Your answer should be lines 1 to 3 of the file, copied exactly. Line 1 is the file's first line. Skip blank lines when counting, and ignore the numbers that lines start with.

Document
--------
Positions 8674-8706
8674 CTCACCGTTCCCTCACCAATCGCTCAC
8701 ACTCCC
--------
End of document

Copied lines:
Positions 8674-8706
8674 CTCACCGTTCCCTCACCAATCGCTCAC
8701 ACTCCC